pans in the fire

Today is my spiritual birthday!  I gave my life over to Jesus Christ on this day seventeen years ago.  Best decision of my life.

I have a lot going on in my life right now– things I’m really excited about– but it’s a little stressful at times.  Here’s the download:

1. The Big Sur Writing Workshop is held each March and December, and it focuses entirely on children’s and young adult literature.  I have been wanting to go to one of these for a long time now, and I finally took the plunge.  Signed up, bought my airline ticket, got really excited to go when the following happened.

2.  Remember when I told you I purchased a mentorship with a Minneapolis editor?  He has been awesome.  He appreciates my vision for the novel and enjoys my characters.  He also asked me to make some pretty intense changes, which amount to a total re-structuring of my novel.  I have been working so hard at the revision because I really want the draft to be polished before Big Sur.  That gave me six weeks for the revision.  SIX. WEEKS.  Yikes.

3. I am also thinking a lot about going to grad school, and I’m looking specifically at a program that focuses on the writing of children’s and YA lit.  It looks incredible.  I’ve been crunching numbers and processing the idea of returning to the land of student loan debt and homework.  I have had my reasons over the last 4-5 years for not going to graduate school, but this program seems to eliminate the big ones (like not getting to work on projects that I deem important).  I’ve been going back and forth, trying to decide if I would resent grad school once I was actually in it and having to churn out drafts for homework again, but my friend Hannah asked me, “Would you go if it was free?” and my immediate response was, “YES!”  She said, “So it’s the money that is the real issue.”  Talk about a revealing moment!  I needed that split-second question to show me what I was really thinking!  If I do go, it will probably be in January 2014.  In the meantime, I have to apply and see if I can even get in!  (It’s a selective school.)  And, of course, I have no time to apply until after Big Sur.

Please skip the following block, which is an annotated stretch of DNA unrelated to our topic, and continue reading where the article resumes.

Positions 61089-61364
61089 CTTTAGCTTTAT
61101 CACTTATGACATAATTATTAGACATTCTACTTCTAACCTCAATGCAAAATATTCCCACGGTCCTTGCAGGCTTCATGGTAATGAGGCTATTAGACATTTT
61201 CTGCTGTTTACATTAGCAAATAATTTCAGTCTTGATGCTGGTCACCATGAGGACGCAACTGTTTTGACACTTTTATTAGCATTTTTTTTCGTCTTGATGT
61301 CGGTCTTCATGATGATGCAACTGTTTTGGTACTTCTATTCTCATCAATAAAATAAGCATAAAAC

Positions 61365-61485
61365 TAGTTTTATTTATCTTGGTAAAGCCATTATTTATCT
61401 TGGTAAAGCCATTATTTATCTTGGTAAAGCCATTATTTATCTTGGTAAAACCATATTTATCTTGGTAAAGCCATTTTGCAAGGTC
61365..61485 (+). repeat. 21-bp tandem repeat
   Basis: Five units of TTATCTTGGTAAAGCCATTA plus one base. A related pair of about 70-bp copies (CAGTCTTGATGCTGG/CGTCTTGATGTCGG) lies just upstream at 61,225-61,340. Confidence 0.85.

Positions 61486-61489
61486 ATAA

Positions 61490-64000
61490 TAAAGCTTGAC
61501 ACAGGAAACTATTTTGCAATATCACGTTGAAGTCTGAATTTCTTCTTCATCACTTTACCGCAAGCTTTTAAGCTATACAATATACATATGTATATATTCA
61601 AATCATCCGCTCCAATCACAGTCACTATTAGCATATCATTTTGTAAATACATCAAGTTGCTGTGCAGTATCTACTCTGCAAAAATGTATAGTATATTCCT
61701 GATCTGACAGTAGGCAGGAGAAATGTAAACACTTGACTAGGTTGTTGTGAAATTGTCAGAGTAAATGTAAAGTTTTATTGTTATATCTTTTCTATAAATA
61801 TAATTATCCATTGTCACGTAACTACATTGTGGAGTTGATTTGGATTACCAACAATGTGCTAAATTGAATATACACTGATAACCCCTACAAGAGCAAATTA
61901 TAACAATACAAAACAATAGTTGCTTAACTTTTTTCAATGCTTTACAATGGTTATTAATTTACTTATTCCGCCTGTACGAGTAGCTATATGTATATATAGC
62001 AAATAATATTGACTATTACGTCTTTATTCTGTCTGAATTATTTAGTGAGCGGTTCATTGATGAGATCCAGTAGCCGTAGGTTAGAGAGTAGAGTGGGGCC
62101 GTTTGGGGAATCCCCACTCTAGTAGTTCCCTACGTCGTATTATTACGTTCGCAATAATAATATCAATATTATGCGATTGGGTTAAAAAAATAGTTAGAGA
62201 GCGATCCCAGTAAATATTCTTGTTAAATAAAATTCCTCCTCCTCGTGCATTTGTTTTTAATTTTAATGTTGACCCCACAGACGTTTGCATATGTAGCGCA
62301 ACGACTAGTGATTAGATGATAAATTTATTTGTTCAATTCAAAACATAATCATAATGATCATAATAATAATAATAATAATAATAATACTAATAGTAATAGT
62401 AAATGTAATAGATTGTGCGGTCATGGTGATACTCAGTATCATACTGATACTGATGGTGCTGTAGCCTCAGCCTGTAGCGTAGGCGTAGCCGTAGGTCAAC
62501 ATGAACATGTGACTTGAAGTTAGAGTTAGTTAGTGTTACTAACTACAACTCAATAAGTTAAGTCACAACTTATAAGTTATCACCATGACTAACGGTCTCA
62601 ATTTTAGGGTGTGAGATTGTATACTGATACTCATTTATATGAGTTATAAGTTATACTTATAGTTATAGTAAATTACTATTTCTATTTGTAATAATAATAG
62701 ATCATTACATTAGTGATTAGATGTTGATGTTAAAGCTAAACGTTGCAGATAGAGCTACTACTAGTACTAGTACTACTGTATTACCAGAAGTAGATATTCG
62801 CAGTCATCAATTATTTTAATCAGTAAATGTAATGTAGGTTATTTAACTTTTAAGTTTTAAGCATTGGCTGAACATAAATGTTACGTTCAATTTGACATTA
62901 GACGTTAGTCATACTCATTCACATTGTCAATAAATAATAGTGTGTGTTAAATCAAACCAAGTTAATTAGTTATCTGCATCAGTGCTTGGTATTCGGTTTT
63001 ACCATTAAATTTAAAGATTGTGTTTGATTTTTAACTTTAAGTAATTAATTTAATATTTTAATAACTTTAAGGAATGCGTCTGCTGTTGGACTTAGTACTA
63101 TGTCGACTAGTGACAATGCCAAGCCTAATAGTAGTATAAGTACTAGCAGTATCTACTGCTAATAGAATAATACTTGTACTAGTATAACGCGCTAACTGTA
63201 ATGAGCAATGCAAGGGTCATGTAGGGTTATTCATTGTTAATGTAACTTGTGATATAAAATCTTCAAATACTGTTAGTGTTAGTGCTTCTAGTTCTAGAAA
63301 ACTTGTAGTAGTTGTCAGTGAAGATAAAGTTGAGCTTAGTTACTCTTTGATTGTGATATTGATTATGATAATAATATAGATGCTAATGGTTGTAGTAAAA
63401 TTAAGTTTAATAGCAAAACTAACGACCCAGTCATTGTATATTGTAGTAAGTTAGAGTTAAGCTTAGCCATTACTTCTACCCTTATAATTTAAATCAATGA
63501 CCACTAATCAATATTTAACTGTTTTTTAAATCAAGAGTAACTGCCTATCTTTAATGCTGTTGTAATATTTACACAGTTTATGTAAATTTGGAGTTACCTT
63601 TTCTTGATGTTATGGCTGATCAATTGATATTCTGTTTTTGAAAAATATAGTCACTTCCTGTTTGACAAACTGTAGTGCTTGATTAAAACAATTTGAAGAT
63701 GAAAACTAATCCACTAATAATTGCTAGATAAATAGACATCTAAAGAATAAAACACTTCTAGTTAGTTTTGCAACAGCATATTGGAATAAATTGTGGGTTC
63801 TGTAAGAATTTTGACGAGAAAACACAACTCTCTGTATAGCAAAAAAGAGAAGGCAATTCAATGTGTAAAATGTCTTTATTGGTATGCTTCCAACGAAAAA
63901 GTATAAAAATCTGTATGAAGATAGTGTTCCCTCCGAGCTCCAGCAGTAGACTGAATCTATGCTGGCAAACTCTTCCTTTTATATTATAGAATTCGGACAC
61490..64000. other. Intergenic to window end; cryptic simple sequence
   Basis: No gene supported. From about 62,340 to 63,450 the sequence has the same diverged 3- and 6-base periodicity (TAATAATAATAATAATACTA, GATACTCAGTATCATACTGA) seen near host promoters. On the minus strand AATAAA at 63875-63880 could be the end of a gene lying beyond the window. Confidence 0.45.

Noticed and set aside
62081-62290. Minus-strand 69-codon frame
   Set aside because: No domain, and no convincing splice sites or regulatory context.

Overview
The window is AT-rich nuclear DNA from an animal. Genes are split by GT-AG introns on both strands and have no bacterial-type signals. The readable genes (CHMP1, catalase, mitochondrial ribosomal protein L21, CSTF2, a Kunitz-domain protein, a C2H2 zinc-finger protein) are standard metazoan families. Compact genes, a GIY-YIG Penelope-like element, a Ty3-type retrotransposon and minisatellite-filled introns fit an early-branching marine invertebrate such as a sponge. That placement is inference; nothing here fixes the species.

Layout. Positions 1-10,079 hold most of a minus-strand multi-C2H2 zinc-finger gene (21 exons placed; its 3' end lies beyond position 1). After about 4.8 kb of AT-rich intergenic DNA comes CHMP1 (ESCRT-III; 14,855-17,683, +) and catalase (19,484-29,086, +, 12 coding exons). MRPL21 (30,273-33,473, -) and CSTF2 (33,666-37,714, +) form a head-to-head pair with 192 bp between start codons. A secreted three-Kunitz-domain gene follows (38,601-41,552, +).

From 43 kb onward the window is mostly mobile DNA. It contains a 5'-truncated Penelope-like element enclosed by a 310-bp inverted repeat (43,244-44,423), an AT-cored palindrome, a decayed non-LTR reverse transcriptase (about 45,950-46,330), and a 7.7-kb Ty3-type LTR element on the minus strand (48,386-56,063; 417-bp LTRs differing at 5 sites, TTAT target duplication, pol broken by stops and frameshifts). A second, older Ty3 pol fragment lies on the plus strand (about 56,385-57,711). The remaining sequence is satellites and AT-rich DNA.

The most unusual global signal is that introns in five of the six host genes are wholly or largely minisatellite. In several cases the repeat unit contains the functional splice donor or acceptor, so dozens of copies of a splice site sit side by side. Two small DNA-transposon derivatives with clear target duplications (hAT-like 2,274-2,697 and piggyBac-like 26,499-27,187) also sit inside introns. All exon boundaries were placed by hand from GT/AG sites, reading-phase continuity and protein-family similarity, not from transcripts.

4. My roommate Desiree got engaged!  It’s very exciting, and I’m really happy for her and her fiance.  Des and I have lived together for about six years, so her marriage will really change both of our lives.  I’m in the market for a new roommate for the first time in a long while.  (I thought about living alone, but I just don’t think it would be healthy for me.)

5. I am planning an event, and I am the world’s most stressed-out event planner.  I am pulling together an Easter arts experience with music, poetry, and art, all connected to the death and resurrection of Christ.  (I’m an Easter fanatic!)  VERY excited about this, but I’m also pretty nervous about pulling it all off.  If you live in the Twin Cities and want to come, let me know, and I’ll get you more details.

So that’s life in a nutshell for me.  I’d appreciate your prayers– and advice, if you have any!

Just realized that in my spiritual life, today I am 17, the age of most of the kiddos I’m recruiting.  Gosh, it feels good to be 17.  Good and busy.

to do


in which I weigh in on the topic of profanity